In about an hour I’ll be leaving for RavenCon – while I’m looking forward to the con, the drive… not so much.
So have fun storming the castle, try not to destroy the place, and be nice to your fellow Mad Geniuses (Genii? I’ve never been quite sure how which way English prefers – and knowing English, the answer is possibly “both”).
I shall be back next week with – hopefully – the after-action report. If I have sufficient brain to do it, it will be a faux Olde English after action report, otherwise just the plain ordinary sort.
RavenCon approacheth (as it will be happening in just over a week) and yours truly is a guest this year, so let there be much rejoicing.
Seriously, I like RavenCon. If it wasn’t at the edge of the distance I’ll drive in a day, I’d treat it as my home con, especially since my other relatively close con (LunaCon) seems to have imploded, exploded, or maybe merely ploded.
When I need to de-stress – which is rather a lot of late, thanks to the work location (things are improving, but not anything resembling “good”, thanks to my medical issues interacting… poorly with the workplace), I’ll go trawling fanfiction for interesting, entertaining, and preferably funny pieces.
Since these are stressful times for all, I figured I’d share some of my finds with y’all – remembering of course that humor is very much an individual thing and one person’s wet-yourself-funny is another’s “meh”.
A while back, I read a fascinating piece of non-fiction – Howard Bloom’s The Global Brain. Actually pretty much anything of Bloom’s is worth reading, although it can be slow going at times. The man has a way of drawing from multiple fields of science to produce interesting hypotheses, some of which ring awfully true.
The one that hit me most was in Global Brain, talking about how what he describes as “collective learning machines” (otherwise known as functional, growing anythings) need five elements to function: conformity enforcers, diversity generators, inner-judges, resource shifters, and intergroup tournaments.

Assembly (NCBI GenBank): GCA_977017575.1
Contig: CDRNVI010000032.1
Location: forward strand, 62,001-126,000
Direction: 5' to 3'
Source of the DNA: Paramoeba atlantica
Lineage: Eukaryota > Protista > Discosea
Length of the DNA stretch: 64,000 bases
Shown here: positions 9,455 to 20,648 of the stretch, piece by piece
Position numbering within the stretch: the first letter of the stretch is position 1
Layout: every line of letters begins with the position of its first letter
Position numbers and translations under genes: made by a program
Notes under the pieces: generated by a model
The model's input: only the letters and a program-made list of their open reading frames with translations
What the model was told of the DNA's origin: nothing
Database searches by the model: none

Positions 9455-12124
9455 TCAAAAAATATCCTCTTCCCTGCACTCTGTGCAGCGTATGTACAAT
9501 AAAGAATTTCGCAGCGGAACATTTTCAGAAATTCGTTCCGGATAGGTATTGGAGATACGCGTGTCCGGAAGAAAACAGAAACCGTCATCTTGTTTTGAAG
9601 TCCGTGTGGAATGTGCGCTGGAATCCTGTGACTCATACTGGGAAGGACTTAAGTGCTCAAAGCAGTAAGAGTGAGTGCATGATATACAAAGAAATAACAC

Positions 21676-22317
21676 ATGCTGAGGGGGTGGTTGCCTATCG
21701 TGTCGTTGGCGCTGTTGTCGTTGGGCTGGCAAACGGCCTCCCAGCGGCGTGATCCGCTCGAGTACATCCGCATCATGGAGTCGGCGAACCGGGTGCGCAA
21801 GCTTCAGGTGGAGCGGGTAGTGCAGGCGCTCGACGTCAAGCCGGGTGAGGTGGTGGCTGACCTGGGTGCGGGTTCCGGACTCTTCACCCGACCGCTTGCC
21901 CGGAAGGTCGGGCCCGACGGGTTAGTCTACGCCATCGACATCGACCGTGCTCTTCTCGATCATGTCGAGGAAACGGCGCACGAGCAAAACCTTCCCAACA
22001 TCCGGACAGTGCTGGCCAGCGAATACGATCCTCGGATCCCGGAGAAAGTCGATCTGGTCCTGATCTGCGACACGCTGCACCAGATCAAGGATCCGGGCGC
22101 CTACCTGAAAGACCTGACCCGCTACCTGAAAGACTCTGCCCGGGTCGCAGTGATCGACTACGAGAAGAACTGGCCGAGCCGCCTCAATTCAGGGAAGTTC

He also theorized that they operate at all levels, from the microbiotic all the way up the scale to cultures and societies. Read more
So I ran into a complete “do not want” when I started to write this post, and instead went looking for something appropriate from the much earlier days of this post. And lo and behold, I found an old gem about how readers will forgive most things as long as you give them enough pleasure in the process. By which I mean if you give a satisfying story in some way, all sorts of technical issues will be forgiven because the readers liked enough about it to overlook the problems.
So without further ado, here’s the rest of the piece.
Rather more often than I would have expected when I started doing this, I find the software testing blogs I read cross-pollinating my observations about writing in general and the industry. I ran across one of them today, talking about Plato’s Cave and how the allegory applies to software teams in the industry, particularly the tendency of those who have been in the “cave” for a long time to fight against any suggestion that there might be another way.
If you’ve ever had to deal with medical oddness (which is probably something like 150% of the readers here, because most of us deal with it at least twice over) and had to try to explain to the more normal folks why you just can’t do that – whatever “that” happens to be – you’ll understand the sheer relief that happens when you figure out why something is a problem.
In my case it’s rumbly bass that moves into the vibrating range. It’s given me trouble since I was an angsty teen, making me dizzy, vaguely nauseous, and leaving me feeling as though some bastard replaced my joints with rubber bands. Of course, that’s exactly what the mechanical room next door to my new workplace does to me.